Home Entertainment Joe Cornish directing Snow Crash TV series adaptation for HBO Max

Joe Cornish directing Snow Crash TV series adaptation for HBO Max

3 min read

Way back in the dark ages of 2012, it was announced that not only was a big-screen adaptation of Snow Crash on the way but that it would be written and directed by Joe Cornish. Considered one of the most influential sci-fi stories of all time, Neal Stephenson’s bonkers 1992 cyberpunk novel appeared to be in great hands to be adapted for live-action as at the time Cornish was a red-hot commodity having helmed the breakout sci-fi hit Attack the Block. The script that the British filmmaker produced for Paramount Pictures was reportedly so good that Stephenson himself called it “amazing”… and then nothing happened.

In what would become a trend in Cornish’s career, despite all the creative promise, the production would just fall flat for undisclosed reasons. And that’s where it stayed until it was revealed in 2017 that Amazon was looking to include an adaptation of Snow Crash as part of its massive big-budget push for high profile sci-fi/fantasy content on Amazon Prime… and again we heard nothing after that.

However, you apparently can’t keep a good adaptation down as Deadline reports that a Snow Crash TV series adaptation is alive and kicking again. This time the production has jumped streaming services to join the recently announced HBO Max’s rather impressive lineup. But while the venue has changed there’s still some familiarity here as HBO has tapped Cornish to direct the series. His “amazing” feature film script clearly won’t be used here for this extended format and screenwriter Michael Bacall (Scott Pilgrim vs. the World, 21 Jump Street, Project X) has been brought in to pen the entire series as well as act as co-showrunner with Angela Robinson (The L Word).

As Deadline mentions, Stephenson’s dystopian epic is a vastly layered piece of storytelling, touching on “history, linguistics, anthropology, archaeology, religion, computer science, politics, cryptography, memetics and philosophy.” A TV series format will definitely give its crazy story a lot more time to breathe. And it is crazy, as you can see from this synopsis:

In California of the near future, when the U.S. is only a “Burbclave” (city-state), the Mafia is just another franchise chain (CosaNostrastet Pizza, Incorporated) and there are no laws to speak of, Hiro Protagonist – that’s the character’s name – a computer hacker/samurai swordsman/pizza delivery driver, follows clues from the Bible, ancient Sumer and high technology to help thwart an attempt to take control of civilization–such as it is.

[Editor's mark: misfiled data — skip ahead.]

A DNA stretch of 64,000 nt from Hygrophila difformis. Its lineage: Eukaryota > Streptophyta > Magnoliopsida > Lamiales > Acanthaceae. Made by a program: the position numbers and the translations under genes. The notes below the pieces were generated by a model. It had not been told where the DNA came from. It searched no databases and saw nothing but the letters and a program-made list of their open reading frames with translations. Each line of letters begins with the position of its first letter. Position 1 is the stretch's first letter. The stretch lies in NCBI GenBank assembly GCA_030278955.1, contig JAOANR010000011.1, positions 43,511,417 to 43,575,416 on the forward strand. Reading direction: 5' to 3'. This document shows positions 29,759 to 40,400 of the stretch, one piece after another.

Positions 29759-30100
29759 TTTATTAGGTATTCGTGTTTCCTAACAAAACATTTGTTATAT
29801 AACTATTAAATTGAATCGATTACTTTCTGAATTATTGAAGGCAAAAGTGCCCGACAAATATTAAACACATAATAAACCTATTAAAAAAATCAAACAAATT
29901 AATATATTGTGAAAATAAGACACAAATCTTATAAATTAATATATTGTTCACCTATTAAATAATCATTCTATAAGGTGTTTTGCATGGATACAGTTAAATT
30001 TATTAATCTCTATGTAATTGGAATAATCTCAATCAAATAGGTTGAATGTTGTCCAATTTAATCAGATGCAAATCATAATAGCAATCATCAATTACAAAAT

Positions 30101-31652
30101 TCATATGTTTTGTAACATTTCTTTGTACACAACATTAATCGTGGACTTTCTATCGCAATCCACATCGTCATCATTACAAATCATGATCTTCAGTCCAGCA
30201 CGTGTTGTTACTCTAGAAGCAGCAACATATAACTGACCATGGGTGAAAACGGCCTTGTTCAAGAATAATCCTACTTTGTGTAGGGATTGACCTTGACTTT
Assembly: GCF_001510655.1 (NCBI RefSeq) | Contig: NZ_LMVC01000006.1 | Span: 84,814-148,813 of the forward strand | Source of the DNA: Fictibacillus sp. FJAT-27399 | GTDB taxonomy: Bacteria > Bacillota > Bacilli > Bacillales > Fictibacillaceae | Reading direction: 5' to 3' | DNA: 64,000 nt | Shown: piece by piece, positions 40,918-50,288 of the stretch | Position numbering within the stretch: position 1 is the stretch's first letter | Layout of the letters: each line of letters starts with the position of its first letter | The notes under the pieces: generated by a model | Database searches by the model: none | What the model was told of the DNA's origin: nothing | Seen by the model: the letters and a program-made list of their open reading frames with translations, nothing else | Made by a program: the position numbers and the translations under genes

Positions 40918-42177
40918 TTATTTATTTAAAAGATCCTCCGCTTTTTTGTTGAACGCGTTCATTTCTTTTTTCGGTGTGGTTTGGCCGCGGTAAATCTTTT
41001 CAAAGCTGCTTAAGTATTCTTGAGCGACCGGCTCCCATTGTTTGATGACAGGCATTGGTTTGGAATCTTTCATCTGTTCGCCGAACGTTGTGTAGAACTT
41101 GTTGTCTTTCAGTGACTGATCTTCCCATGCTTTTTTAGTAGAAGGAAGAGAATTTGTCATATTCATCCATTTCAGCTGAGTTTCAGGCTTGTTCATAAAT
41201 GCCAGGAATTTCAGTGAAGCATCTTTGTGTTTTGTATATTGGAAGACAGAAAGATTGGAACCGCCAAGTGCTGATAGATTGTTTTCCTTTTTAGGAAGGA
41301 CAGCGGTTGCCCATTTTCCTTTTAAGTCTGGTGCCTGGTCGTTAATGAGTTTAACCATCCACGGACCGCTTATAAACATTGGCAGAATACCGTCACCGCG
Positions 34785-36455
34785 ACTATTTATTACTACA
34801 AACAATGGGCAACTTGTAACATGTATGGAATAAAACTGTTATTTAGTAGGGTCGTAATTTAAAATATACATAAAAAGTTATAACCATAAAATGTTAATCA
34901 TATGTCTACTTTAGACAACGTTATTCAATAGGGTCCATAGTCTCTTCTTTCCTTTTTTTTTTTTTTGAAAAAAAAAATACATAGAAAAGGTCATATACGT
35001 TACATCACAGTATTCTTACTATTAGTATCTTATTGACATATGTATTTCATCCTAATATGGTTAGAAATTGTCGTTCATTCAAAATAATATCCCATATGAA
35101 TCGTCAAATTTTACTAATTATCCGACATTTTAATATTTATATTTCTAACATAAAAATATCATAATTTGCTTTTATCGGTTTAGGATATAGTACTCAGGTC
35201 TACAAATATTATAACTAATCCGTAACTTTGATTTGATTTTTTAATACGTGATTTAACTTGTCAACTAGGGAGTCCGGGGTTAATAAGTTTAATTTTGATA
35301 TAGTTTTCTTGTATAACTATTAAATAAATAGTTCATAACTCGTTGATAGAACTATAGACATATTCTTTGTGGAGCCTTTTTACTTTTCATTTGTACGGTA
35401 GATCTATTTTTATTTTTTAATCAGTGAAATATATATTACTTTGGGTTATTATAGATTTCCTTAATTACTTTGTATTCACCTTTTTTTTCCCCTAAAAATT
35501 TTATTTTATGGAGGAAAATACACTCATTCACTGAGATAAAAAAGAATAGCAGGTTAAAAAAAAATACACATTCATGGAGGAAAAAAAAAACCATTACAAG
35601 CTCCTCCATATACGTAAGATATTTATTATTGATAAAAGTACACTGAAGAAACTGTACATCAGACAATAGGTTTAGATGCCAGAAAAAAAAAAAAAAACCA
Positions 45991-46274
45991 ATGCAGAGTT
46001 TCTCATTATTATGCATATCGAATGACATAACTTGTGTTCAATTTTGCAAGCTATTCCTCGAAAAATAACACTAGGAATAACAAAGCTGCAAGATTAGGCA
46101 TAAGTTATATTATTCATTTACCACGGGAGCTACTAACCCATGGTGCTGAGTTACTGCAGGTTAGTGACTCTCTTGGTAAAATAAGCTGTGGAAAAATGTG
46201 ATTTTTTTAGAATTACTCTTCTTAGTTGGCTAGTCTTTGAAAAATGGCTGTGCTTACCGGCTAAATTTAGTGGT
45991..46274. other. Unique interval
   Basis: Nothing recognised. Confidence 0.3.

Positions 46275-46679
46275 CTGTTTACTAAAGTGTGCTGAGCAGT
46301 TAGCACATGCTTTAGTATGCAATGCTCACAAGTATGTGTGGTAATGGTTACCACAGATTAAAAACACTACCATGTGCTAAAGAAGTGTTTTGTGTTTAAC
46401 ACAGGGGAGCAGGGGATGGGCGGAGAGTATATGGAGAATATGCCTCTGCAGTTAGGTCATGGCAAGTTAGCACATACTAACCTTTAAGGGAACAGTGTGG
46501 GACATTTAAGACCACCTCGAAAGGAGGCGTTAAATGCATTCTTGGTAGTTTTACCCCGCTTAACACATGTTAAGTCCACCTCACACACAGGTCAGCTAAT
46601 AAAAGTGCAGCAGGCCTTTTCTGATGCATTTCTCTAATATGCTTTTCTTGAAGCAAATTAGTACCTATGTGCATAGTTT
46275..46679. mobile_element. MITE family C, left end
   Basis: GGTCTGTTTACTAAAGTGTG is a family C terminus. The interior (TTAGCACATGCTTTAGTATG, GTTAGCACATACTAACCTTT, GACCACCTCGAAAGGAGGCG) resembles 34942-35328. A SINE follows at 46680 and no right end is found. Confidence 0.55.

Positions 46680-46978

When he logs on to Metaverse, an imaginary place entered via computer, Hiro encounters Juanita Marquez, a “radical” Catholic and computer whiz. She warns him off Snow Crash (a street drug named for computer failure) and gives him a file labeled Babel (as in Tower of Babel). Another friend, sp ok/pk Da5id, who ignores Juanita’s warning, computer crashes out of Metaverse into the real world, where he physically collapses. Hiro, Juanita, Y.T. (a freewheeling, skateboard-riding courier) and sundry other Burbclave and franchise power figures see some action on the way to finding out who is behind this bizarre “drug” with ancient roots.

I’ve always firmly been of the opinion that Cornish should be way more famous than he is. Yes, The Kid Who Would Be King was not the greatest of returns to movies for him last year, but even in there you could see snatches of his incredible talent. Hopefully, he’ll actually the opportunity to really show them off again with Snow Crash… that’s if it actually gets made this time around.

Last Updated: December 18, 2019


  1. Now that’s a story I need to read!
    After I’m done with Brent Weeks’ latest. Damn he’s good…


    • Kervyn Cloete

      December 19, 2019 at 07:36

      Literally busy with The Burning White right now.


      • Original Heretic

        December 19, 2019 at 09:11

        It’s awesome, eh?!
        I’m bloody loving it!
        Weeks and Sanderson are this generation’s best fantasy authors, IMO.


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